The Supreme Court on Monday agreed to consider Virginia’s plea to reinstate the life-without-parole sentence of a man who as a teenager participated in sniper shootings that terrorized the Washington, D.C., region in 2002.
The justices said they will take up the state’s appeal in the case of Lee Boyd Malvo, who was 17 when he and John Allen Muhammad fatally shot 10 people in Maryland, Virginia and Washington. Malvo was sentenced to life-without-parole terms in Virginia and in Maryland. Muhammad was sentenced to death and was executed in 2009.
Malvo was sentenced to four life terms for crimes he committed in Virginia. But the U.S. Court of Appeals for the 4th Circuit ruled last year that while Malvo’s life-without-parole sentences were legal when they were imposed, Supreme Court decisions that followed altered sentencing requirements for juvenile offenders.
The appeals court judges said a resentencing would determine whether Malvo qualifies as “one of the rare juvenile offenders” who can be sentenced to life without the possibility of parole because his “crimes reflect permanent incorrigibility.” They said if his crimes instead “reflect the transient immaturity of youth,” he is entitled to a sentence short of life without parole.
The Supreme Court will review that decision. As is typical, the justices did not make any comment in agreeing to hear the case, which likely will be heard in the fall.
Regardless of what the Supreme Court decides, Malvo isn’t getting out of prison anytime soon. He isn’t currently getting a new sentencing hearing in Maryland, where he struck a plea deal and was sentenced to six life-without-parole prison terms for shootings that took place in that state.
A judge previously ruled that Malvo would not get new sentencing hearings in Maryland. Malvo has appealed.
Malvo has been serving his sentences at Red Onion State Prison in Pound, Virginia.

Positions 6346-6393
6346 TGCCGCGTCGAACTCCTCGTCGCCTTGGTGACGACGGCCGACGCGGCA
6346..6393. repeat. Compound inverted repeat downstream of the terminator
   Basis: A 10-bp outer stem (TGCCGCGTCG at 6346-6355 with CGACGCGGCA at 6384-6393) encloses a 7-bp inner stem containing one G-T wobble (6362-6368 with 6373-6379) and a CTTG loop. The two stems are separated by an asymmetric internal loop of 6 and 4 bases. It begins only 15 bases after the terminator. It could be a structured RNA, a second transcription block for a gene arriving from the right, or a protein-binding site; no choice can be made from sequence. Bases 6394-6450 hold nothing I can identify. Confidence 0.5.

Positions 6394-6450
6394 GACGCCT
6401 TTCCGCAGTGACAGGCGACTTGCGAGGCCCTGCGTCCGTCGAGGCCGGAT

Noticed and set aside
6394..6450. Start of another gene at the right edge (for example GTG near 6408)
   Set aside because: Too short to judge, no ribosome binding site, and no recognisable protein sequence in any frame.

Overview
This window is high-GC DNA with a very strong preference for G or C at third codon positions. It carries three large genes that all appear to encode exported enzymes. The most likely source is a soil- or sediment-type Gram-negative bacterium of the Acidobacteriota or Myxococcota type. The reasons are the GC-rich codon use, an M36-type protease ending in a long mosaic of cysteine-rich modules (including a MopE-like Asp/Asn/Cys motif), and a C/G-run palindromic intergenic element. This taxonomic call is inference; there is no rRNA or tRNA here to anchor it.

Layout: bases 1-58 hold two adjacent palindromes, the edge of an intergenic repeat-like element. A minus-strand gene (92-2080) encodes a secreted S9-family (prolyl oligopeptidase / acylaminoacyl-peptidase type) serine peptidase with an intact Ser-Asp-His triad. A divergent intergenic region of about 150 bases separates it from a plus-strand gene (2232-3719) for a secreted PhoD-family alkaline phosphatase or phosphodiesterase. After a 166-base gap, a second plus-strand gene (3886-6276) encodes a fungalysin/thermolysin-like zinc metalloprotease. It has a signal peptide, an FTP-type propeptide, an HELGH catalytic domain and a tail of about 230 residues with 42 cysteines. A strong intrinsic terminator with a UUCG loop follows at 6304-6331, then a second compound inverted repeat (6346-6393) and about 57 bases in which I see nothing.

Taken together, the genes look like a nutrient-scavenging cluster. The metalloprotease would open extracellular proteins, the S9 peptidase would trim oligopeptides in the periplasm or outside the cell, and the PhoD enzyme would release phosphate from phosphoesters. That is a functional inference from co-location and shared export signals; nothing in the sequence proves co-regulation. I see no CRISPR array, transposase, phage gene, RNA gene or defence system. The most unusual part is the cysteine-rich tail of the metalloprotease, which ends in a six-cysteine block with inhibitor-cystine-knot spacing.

Malvo and his mentor Muhammad, who was 41, shot people during a three-week period as they pumped gas, loaded packages into their cars and went about their everyday business.
Virginia’s appeal was among four criminal cases the court added to its docket for the term that begins in October. In the others:
—Kansas, backed by the Trump administration and 10 other states, wants to be able to prosecute immigrants for identity theft and other crimes when they use other people’s Social Security numbers to work in the United States. Kansas’ top court ruled that the state couldn’t prosecute the immigrants because the case relied on information that is on a required federal work authorization form, the I-9 — information that immigration law says may only be used for enforcement of federal crimes.
—The justices will decide whether convictions by non-unanimous juries in criminal cases violate the Constitution. Louisiana and Oregon are the only states that allow divided juries on some criminal charges, although Louisiana voters recently amended the state constitution to prohibit non-unanimous verdicts for crimes committed after Jan. 1.
The court has held that the Sixth Amendment requires unanimous verdicts in federal criminal cases. But unlike with most rights guaranteed by the first 10 amendments, states have not been compelled to follow suit and require unanimous juries in all state cases.
—A Kansas death row inmate is challenging whether states can eliminate the so-called insanity defense for criminal defendants without violating the Constitution. The inmate has been sentenced to death for killing his estranged wife, their two daughters and the wife’s grandmother, but the jury was not allowed to consider evidence that he was criminally insane at the time of the killings.